"At four years of age, the child is NOT in a position to understand the nature and gravity of what he has done. In my opinion, the child may have either seen something or experienced something that he translated into this act."
The national capital is notorious for the sheer number of sexual crimes that occur. The statistics showing the number of such cases is chilling. However, when the victim and the perpetrator are both about four years of age, you sit up and wonder what is going wrong.
The two children were in a school washroom when the unfortunate incident occurred. The boy allegedly asked the girl to pull down her pants; he then proceeded to put his finger into her vagina. Some reports also suggest that the boy inserted a sharpened pencil into her vagina. When the girl reached home, she complained of pain in her abdomen, and it wasn’t until much later that she revealed the area of her pain.
A First Information Report (FIR) has been filed, and a case of rape has been registered against the boy. However, since The Indian Penal Code (IPC) provides children below seven years of age certain protections against prosecutions, questions arise as to how to view this particular case.
Hridi Motwani Kukreja, Head of Programme, School of Life, commenting on the incident, says, “It is wrong in such a situation to blindly label the act as a sexual one. At four years of age, the child is NOT in a position to understand the nature and gravity of what he has done. In my opinion, the child may have either seen something or experienced something that he translated into this act. Unfortunately, in India schools have no mandate to conduct workshops on ‘good touch, bad touch’, body awareness, sexual health etc. for children. The need of the hour is to be proactive rather than reactive.”
Legally speaking Section 82 of the Indian Penal Code reads as follows:
The act of a child under seven years of age. — Nothing is an offence which is done by a child under seven years of age.
The Protection of Children from Sexual Offences (POCSO) Act of 2012 defines ‘children’ as those aged below 18.
Siddharth Sethi, Partner, J Sagar and Associates says, “There is an absolute exemption in the IPC if the child is under the age of seven. In fact to deal with such situation The Protection of Children From Sexual Offences (POSCO) Act was notified by the government. There have been instances where conflicts have arisen between the IPC and the POSCO.”
“The present case is a glaring example of the how the provisions in these two statutes are at variance. Now if we only look at this case from the IPC standpoint then there is no offence committed, and therefore no prosecution can take place.
Even though the IPC is an old statute which was passed in 1857, enough time has passed, and the world has evolved since then; but to my mind even today a four-year-old is not capable of having the intent of committing an offence of such a nature.”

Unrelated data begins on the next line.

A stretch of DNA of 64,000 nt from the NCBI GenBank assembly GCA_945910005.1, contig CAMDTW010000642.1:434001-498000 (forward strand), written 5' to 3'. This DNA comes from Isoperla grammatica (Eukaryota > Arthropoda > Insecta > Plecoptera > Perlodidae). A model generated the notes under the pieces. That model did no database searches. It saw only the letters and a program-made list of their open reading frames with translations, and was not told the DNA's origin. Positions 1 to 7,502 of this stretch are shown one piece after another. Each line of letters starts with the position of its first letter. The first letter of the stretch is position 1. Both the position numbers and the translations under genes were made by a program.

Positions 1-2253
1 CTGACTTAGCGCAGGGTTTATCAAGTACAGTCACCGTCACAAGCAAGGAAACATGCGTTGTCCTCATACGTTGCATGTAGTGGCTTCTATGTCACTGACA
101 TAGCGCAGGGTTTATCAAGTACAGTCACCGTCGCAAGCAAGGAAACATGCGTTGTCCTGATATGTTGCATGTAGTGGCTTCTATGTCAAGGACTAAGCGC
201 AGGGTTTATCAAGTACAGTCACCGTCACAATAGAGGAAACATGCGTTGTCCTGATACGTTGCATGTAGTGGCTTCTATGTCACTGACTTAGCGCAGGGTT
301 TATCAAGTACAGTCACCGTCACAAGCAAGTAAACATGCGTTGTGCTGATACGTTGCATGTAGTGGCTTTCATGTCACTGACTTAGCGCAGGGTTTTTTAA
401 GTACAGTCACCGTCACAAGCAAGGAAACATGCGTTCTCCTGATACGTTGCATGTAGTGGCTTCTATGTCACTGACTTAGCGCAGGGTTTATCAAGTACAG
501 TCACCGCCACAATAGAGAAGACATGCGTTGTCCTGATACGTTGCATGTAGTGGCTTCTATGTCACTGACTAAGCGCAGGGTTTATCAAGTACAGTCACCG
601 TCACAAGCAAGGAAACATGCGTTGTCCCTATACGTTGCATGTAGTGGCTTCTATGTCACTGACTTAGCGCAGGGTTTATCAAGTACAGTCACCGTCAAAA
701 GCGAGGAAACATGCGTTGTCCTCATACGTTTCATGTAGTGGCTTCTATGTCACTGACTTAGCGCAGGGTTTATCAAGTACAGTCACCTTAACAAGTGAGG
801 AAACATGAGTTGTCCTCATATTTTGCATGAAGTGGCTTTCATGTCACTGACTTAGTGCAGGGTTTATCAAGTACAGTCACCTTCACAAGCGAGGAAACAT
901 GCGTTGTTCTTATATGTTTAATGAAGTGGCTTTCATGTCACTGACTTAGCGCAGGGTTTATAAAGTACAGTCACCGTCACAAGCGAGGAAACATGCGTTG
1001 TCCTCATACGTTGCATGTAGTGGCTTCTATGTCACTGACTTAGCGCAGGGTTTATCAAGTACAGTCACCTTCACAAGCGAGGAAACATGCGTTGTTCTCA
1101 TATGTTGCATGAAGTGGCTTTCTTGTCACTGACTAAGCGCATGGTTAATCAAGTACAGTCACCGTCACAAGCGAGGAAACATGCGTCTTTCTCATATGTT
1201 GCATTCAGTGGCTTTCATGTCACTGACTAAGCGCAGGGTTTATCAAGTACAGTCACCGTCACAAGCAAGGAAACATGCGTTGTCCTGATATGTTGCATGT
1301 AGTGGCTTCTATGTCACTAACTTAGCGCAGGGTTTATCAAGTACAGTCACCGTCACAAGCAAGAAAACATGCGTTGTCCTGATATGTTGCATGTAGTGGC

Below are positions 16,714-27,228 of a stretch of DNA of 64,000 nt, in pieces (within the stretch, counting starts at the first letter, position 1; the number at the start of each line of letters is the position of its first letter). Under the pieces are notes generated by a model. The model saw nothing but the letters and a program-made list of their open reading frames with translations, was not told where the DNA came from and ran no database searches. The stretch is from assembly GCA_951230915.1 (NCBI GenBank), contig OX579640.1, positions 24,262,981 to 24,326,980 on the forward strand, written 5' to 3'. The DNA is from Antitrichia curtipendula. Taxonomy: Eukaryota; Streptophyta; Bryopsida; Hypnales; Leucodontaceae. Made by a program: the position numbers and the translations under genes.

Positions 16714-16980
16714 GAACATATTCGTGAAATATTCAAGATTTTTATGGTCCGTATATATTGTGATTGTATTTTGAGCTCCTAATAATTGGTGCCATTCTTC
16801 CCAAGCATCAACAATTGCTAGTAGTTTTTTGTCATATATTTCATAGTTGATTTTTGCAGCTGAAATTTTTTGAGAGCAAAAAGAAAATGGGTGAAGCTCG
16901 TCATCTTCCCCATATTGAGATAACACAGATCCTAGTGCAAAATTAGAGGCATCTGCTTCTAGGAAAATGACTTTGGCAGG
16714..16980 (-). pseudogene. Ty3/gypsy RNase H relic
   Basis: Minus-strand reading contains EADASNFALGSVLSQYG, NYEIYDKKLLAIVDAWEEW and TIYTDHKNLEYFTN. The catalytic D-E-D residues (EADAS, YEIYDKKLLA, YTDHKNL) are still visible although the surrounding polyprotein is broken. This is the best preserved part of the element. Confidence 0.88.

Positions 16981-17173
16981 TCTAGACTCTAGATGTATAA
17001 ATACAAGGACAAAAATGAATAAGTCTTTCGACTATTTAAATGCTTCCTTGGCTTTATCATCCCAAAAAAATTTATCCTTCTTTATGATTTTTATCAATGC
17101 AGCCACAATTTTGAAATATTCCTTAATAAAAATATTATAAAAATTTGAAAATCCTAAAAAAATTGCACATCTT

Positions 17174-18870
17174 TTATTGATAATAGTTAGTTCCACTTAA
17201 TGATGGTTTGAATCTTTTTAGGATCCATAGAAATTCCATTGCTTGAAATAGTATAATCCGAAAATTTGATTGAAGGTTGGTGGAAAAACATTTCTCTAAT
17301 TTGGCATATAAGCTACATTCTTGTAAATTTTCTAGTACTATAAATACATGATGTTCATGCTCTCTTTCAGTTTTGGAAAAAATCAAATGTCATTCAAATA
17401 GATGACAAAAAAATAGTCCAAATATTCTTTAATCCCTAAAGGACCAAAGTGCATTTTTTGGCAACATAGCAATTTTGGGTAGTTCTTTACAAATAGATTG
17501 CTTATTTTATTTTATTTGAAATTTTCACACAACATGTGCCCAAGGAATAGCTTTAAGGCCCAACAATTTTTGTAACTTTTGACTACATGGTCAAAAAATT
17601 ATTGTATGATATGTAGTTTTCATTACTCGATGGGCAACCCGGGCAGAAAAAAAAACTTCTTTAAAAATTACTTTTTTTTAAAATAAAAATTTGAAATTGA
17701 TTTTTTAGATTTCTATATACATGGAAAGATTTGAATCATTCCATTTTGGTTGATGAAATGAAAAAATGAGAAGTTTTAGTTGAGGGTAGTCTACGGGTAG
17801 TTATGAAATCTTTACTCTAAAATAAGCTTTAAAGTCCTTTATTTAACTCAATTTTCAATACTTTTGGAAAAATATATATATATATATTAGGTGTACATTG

This is also not the first time where a conflict between the two statues has arisen.
Earlier this year Nobel laureate Kailash Satyarthi approached the Apex Court asking for the court’s intervention on the matter of the legality of sex with a minor wife.
Advocate Karuna Nundy, says, “If you are a child under the age of 7 then you do not have the mental capacity or mens rea to commit a crime. What is present however is the actus rea, which is the physical act in itself.
This is a peculiar situation and the conflict that exists between the two statues needs to be interpreted by the courts.”
Taniya Dutta, a teacher and a parent from Gurugram shares her view and says, “The only way to a student’s heart or head is through communication. Students at a very tender age are exposed to a lot more than their young shoulders can carry.
Laden with stress, peer pressure, and daunting challenges they often fall prey to the evils; no wonder the juvenile delinquents have become the talk of the town!
It is appalling but true that there is still a dearth of people who can listen to them without judging them.
Teachers who can take the first step often tend to label their problems while questioning their strength of character. Keeping all channels of healthy communication open could help us nip a lot in their buds so that we don’t wind up getting the short end of the stick.”
What values should we be inculcating in children? How much should we monitor their play and screen time? How much information should we give them about sexual health at this age? These are perhaps just some of the questions that parents are left with.
While this incident is very disturbing, it is important that we keep in mind a few things when we are dealing with children; either as parents or their caretakers.
• Talk to children about their bodies and ensure you name the private parts as is. Referring to the penis or vagina with other names might confuse the child. Be direct.
• Good touch and bad touch are important concepts that must be explained and reiterated from a young age, as early as three years of age. It is important that the child understands and internalises this.
• Children must be empowered to say NO and walk away from potentially disturbing or threatening situations.
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